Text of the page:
Quadrant 2: The emotional response

This is one of the most common responses we see in people. The content of their speech is specific to the issue but they feel so strongly about it, they get carried away. As a result, the other person reacts less to the content of their speech and more to the speaker’s tone and manner.

Quadrant 3: The passive aggressive response

Do you know a friend or a colleague at work who does not take on a conflict squarely but instead retreats and gets cold with you? This person operates in quadrant 3. What has happened is the person has inwardly chosen a generalised (as opposed to a specific response) to the conflict but instead of getting angry he or she has internalized the anger and hence, outwardly appears calm. For example, your colleague disagrees with you during a meeting. It is not personal. He is speaking the truth. However, you perceive his words to be condemnatory of your abilities (an erroneous general response to the issue as opposed to a favourable specific response). Then, instead of getting angry, you stop talking to him. In other words, you sulk. This kind of an approach is harmful to professional and personal relationships as it gradually erodes communication and trust.

Quadrant 4: Neurotic response

This is the response that is most damaging. How many of us have dealt with that ‘crazy’ co-worker or family member, the person who confuses issues and flies off the handle? Sounds familiar? Such people have a tendency to muddy the waters and hold up progress for everyone. They also demonstrate a surprising lack of self-awareness and insist they are in the right, despite the attempts of other people to prove they are mistaken. Such people are insecure and impulsive. One needs to learn to deal with this kind of person as well. More importantly, they are times when we ourselves unknowing become this kind of person.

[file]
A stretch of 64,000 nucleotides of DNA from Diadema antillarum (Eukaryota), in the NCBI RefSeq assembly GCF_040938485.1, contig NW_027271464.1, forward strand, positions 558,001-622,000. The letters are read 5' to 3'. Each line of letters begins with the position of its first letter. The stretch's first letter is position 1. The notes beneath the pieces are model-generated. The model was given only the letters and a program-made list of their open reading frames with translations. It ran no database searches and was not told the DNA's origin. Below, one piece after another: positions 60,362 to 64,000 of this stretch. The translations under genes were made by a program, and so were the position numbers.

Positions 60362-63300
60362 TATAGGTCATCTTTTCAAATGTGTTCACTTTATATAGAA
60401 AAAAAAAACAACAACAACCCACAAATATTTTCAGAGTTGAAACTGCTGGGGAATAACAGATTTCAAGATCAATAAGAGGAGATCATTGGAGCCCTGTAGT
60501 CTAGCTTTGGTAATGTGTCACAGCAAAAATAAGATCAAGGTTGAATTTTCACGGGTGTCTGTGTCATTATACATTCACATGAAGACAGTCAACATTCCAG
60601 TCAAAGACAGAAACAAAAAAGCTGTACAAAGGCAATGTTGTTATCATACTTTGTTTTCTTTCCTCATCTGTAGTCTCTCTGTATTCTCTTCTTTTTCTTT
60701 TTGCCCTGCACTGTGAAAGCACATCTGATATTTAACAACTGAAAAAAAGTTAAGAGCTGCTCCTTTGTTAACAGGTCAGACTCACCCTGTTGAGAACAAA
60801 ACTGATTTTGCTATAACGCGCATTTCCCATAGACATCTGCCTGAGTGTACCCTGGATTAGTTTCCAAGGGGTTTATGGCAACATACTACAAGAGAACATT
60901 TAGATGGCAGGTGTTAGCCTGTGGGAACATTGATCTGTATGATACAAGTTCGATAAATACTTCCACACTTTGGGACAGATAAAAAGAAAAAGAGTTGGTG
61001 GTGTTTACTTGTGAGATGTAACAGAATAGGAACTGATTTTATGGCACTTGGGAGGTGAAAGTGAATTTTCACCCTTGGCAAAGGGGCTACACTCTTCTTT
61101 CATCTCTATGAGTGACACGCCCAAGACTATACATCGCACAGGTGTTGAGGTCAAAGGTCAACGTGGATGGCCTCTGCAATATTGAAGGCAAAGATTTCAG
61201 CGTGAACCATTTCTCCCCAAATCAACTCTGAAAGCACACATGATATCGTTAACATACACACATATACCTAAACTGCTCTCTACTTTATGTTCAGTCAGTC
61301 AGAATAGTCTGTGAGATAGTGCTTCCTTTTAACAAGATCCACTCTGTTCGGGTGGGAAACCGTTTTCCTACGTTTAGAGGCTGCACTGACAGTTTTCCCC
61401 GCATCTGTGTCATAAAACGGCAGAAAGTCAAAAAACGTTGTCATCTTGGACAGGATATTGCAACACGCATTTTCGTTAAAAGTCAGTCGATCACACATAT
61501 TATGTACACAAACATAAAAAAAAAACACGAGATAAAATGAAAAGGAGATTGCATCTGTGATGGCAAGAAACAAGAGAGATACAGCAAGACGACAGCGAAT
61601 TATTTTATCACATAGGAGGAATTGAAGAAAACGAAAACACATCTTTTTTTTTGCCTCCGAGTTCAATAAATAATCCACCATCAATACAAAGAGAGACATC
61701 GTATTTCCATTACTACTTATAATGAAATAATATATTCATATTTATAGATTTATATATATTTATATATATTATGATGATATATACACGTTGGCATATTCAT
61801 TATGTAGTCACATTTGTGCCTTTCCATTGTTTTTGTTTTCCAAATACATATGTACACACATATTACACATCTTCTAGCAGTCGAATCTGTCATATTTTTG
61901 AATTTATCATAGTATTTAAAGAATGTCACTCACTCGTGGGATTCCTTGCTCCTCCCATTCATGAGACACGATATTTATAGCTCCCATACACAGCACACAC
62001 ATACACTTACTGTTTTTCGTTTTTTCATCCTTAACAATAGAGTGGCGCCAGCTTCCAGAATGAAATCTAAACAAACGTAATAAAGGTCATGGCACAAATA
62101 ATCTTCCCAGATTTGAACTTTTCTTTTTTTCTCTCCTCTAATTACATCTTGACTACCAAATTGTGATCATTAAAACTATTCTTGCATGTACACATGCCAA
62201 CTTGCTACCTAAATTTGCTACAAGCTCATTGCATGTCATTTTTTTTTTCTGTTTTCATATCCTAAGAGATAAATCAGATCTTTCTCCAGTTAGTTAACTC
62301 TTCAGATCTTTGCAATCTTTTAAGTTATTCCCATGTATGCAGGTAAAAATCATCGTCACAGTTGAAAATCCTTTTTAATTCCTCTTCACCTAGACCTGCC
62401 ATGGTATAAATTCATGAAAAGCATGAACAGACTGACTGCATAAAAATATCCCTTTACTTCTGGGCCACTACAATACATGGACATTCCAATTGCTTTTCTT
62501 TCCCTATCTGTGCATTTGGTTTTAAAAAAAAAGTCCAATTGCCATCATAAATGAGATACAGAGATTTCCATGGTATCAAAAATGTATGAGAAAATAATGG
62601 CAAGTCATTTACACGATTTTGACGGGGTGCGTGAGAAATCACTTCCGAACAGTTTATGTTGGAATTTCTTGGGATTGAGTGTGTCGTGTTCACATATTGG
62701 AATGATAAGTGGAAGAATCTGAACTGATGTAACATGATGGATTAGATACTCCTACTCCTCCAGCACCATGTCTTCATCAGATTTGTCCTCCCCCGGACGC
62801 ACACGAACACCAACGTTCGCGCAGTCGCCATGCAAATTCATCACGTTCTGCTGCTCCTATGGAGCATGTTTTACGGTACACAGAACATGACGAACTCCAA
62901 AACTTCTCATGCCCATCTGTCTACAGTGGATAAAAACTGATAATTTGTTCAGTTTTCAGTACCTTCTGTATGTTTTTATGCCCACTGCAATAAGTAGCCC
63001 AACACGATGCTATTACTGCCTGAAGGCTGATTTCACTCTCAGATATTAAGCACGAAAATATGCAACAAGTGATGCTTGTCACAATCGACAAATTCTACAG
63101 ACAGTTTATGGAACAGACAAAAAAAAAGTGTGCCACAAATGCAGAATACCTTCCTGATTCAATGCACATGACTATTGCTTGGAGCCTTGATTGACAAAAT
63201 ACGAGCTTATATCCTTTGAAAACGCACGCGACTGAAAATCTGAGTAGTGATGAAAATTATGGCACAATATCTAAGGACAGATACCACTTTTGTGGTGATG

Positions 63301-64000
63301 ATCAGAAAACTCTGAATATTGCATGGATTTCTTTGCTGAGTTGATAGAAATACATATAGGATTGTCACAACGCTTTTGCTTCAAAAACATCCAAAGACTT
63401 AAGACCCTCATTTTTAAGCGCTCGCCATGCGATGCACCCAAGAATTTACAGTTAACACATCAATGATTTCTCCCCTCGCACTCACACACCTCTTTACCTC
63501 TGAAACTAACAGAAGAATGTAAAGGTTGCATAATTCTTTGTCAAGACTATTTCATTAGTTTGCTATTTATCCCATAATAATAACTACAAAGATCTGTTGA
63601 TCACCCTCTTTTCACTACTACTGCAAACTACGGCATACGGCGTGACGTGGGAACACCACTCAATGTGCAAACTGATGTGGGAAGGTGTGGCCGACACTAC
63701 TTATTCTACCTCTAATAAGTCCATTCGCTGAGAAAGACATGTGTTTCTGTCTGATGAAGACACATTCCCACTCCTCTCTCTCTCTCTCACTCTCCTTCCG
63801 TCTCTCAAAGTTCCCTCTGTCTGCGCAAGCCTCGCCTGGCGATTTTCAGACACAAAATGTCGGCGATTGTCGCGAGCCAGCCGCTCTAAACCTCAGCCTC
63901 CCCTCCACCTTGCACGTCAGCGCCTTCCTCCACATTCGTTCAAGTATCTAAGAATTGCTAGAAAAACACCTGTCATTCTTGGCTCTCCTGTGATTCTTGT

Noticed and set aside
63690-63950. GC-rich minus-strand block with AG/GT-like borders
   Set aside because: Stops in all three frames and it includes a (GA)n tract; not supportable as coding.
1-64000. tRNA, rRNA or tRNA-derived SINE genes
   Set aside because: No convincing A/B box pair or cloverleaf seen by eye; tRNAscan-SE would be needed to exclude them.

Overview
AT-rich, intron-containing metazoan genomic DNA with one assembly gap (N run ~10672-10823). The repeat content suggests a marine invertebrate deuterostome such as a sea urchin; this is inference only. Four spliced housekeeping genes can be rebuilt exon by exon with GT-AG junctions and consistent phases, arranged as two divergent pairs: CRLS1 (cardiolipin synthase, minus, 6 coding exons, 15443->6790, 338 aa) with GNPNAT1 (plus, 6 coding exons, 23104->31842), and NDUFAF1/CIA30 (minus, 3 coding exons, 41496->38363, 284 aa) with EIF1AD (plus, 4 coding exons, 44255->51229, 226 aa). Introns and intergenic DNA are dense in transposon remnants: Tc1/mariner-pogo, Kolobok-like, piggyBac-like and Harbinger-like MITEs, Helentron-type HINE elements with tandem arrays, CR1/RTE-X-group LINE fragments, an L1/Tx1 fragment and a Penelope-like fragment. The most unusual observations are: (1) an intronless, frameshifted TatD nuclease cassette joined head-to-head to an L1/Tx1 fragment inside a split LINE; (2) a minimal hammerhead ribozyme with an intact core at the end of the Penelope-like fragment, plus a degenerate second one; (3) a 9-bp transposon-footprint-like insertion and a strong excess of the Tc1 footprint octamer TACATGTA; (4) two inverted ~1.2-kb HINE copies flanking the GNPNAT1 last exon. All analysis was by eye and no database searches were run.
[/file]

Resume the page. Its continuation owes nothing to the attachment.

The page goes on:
Yes, on that note, all four personalities exist in all of us. When faced with an interpersonal conflict, our task is to recognize where we are and try and move to quadrant 1: ensure our thoughts are specific to the issue and our reaction is calm.

So our first task is self-awareness – knowing where we belong in the framework during a crisis. Our second task is knowing where the other person stands so we can figure out how to handle them.

In my next blog, I will outline strategies for how to deal with all 4 kinds of people.

About the Author:

Sandhya Reddy is a leadership & transformation coach based in Bangalore, India. She is the Founder and Principal Coach at Chapter Two Coaching, a coaching consultancy that enables everyone from CEOs to work-from-home parents to achieve their goals by replacing self-imposed limitations with enabling stories.

Many of us in our thirties experience a disquieting realization: what brought us to middle-management may not take us to senior-management. This is true. To chart a new career path, one needs to think and do things differently. This is where Sandhya can help. She is a coach. Life coaching, executive coaching, business coaching, personality development, leadership coaching… they are all part of her forte. Her Executive coaching programs helps tomorrow’s leaders set new goals, make new plans to achieve those goals, get that elusive promotion through a blend of knowledge, action and image-building, enhance influence among the leadership team, be more productive, get more out of one’s team, and be known in the company as an indispensable performer and future leader.